Ah… a press release talking about 70’s horror, weed, the occult, beards, and freaks that put music to these themes. An absolutely great, although corny, band name we could easily add to a growing list of “shirts you’ll never wear”, still ranking miles above Stoner Kebab but way below the Cradle of Filth’s of this world.
Fat production, Sabbathian grooves and a whole lot of purple pentagrams on a bandcamp page. And, of course, the first song opens up with a sample of father Lazaro delivering his “liars rot in hell” line from the 1978 cult classic Alucarda! According to dictionary.com, what we are experiencing here can be surmised as the definition of déjà vu- to be precise, the illusion of having previously experienced something actually being encountered for the first time.
Yes, there is something amiss here. Despite offering all the necessary ingredients, stirring the cauldron did not yield the possible, maybe even desired results.
Let us start off from the beginning. We know the deal, but we don’t know the band. Bitchcraft, DIY Polish doomsters consisting of four rowdy men and a godmother vokillette, deliver four songs approximately 8 minutes in length stacked to the brim with dark towering riffs, stone heavy drums and half-melancholic acid wails. Incense and animal skulls recommended. No further digression is necessary on the fact that the sound is absolutely top notch. The drums especially have a clear, thudding thickness that really sounds like a battering ram on the castle gate as heard by the scared and besieged lord in the castle keep. Any doubters thinking that the latter description really can’t merit the sound of a drumset being played should be directed to ‘Acid Dream’ to be firmly convinced of the contrary.
This self-titled EP consists of four quite alike songs, of which ‘Acid Dream’ is probably the best example – half because of its intro and riffs and half because of its somewhat more acidic sound compared to the other songs (what’s in a name?). ‘Not The One’ opens up with the aforementioned father Lazaro before kicking into familiar, although evidently great sounding doom territory. And herein lies the catch. Although sound is of gigantic importance to this kind of music, interesting parts, new musical territory and extremity in musical choices really lend it its power. Of the latter three elements, there is not much to be found in this EP. No out-of-control freeform jamming, no unfamiliar dynamic choices, no new sounds, no extreme walls of sound, nor cunning songwriting gems.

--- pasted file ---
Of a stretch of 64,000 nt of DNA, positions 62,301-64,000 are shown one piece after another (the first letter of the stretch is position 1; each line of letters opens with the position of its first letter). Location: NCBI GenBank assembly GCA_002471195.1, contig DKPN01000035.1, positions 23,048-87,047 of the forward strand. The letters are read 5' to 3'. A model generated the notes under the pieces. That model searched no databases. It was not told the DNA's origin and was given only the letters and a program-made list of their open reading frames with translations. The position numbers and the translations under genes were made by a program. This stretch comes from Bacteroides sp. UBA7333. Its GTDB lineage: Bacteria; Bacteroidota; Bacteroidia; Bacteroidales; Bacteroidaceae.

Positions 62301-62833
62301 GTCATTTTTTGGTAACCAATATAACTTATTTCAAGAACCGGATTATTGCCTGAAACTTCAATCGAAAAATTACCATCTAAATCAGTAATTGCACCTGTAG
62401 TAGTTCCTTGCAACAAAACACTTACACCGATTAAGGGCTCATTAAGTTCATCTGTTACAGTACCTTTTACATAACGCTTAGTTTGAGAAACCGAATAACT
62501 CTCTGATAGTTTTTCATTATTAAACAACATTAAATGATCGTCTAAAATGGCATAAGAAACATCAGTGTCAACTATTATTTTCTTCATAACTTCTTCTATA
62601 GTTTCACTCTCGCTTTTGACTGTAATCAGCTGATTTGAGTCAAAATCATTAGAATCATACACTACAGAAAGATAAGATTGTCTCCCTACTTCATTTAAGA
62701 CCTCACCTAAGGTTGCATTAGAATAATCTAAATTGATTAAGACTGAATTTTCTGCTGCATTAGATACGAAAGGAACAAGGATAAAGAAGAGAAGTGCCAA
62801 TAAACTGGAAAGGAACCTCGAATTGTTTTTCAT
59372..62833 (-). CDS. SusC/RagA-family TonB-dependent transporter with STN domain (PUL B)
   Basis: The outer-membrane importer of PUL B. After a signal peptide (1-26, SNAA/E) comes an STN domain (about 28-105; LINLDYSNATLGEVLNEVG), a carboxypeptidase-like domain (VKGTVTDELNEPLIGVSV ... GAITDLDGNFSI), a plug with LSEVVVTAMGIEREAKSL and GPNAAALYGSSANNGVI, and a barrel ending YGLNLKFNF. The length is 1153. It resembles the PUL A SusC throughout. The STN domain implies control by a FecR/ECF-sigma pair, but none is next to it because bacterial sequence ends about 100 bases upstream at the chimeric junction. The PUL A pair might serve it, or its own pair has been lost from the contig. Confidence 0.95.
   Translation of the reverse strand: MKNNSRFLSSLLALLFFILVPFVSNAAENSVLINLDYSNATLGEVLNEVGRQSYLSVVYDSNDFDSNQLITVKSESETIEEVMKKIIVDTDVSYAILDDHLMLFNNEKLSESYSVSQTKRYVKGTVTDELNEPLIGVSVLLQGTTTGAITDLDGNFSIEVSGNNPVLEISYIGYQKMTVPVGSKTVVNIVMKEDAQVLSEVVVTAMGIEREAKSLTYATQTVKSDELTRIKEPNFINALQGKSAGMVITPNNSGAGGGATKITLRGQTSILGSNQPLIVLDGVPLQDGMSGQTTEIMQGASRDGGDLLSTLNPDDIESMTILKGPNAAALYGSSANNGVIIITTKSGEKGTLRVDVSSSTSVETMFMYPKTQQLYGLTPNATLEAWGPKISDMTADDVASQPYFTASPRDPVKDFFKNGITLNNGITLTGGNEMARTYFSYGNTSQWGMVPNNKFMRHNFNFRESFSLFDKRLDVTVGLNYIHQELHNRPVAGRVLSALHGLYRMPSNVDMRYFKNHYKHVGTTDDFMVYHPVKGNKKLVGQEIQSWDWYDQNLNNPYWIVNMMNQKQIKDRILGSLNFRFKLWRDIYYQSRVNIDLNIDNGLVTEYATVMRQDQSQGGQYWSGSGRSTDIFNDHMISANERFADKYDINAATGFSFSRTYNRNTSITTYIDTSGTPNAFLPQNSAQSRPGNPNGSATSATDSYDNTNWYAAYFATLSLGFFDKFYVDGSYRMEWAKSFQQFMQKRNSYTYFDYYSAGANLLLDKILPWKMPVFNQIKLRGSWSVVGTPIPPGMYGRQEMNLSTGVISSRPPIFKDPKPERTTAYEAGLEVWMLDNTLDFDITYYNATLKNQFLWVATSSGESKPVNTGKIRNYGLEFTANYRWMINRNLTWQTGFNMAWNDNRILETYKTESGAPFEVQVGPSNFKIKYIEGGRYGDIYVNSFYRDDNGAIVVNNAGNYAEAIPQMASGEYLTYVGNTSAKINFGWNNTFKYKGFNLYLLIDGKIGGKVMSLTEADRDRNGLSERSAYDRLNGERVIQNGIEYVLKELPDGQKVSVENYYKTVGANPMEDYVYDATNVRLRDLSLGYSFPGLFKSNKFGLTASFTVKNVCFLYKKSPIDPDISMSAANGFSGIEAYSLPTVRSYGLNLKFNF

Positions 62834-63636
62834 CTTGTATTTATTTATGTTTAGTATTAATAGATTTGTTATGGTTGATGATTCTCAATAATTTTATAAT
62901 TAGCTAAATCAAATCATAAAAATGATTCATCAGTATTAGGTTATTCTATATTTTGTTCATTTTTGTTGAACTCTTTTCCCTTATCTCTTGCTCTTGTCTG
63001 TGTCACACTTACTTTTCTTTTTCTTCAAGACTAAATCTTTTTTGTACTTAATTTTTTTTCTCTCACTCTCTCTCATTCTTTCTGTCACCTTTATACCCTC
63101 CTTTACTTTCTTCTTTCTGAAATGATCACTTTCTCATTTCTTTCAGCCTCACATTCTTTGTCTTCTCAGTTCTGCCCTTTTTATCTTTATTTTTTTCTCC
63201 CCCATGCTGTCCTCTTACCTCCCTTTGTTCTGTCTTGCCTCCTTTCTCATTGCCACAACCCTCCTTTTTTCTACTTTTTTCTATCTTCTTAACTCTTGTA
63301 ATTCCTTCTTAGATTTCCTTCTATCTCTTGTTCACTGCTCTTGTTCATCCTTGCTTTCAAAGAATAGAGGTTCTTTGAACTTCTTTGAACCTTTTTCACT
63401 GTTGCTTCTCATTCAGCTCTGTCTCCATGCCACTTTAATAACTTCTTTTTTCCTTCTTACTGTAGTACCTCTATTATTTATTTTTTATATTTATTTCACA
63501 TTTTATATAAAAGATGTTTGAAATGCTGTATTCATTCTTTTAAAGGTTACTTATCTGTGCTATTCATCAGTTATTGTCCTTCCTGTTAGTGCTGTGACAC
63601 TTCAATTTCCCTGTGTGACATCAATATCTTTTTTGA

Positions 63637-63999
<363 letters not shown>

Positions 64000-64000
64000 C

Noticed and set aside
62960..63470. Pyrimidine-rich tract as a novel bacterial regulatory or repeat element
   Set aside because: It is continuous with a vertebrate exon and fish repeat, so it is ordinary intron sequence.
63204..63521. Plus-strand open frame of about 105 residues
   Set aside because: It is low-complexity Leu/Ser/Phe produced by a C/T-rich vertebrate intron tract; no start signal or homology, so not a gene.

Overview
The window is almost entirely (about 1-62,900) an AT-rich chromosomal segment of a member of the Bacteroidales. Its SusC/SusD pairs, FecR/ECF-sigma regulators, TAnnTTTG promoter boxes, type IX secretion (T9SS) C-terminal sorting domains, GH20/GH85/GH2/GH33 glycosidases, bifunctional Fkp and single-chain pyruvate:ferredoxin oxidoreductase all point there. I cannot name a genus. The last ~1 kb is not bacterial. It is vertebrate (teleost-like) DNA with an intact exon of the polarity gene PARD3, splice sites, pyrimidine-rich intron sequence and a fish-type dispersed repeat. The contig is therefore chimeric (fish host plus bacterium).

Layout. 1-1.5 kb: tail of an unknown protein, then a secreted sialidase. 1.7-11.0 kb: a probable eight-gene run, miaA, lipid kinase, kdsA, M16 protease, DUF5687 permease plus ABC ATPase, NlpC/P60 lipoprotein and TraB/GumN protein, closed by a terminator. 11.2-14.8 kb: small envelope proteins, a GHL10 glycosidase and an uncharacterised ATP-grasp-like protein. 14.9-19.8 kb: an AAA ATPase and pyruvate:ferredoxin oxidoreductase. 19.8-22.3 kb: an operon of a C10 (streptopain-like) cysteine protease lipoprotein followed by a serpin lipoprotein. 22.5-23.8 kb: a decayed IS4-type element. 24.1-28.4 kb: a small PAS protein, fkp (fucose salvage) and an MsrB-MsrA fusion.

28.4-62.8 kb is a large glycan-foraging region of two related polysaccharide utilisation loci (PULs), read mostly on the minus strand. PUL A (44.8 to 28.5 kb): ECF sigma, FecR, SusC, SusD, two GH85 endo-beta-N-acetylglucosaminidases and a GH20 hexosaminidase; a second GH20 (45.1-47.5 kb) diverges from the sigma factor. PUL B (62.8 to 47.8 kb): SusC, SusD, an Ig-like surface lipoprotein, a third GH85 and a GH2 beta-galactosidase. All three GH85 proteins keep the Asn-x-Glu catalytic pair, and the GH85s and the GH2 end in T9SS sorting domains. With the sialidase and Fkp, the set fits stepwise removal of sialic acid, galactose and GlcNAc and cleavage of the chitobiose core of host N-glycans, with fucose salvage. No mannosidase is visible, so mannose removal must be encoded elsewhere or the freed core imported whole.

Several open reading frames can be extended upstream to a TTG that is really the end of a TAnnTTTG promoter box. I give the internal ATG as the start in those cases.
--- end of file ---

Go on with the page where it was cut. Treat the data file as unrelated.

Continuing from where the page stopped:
The men play hard and Julka is a fine singer. Yet, the riffs and vocal melodies start getting repetitive not because repetitiveness is a sin in this genre but because they don’t surprise. Everything here has been heard before. For the record, this reviewer is of the opinion that while it is logical for female musicians to be singled out in the genre due to their obviously lacking numbers, there is no basis for granting extra distinction to a band for including them. Distinction is something artists earn by quality of output. Exempli gratia: Liz Buckingham, Rosalie Cunningham and Dorthia Cottrell. These ladies are not musical heavyweights just because they’re ladies. But alas, we digress…
There is nothing wrong with this debut EP. It is a pleasure to listen to the fat production, heavy riffs, and the slightly melancholic witchy voice of vokillete Julka. The songs roll on like on any stoner doom album. There is just something missing, and this reviewer has the distinct impression that it’s got nothing to do with the band’s ability to craft music, nor with their enthusiasm (the band’s facebook is always fun to visit!).
This reviewer hopes the next outing will prove more interesting, more out-there, more of an extreme statement of the creators’ creative vision. The Shaman is sure there’s a deeper grave to dig for Bitchcraft.
Scribed by: Jochem Visser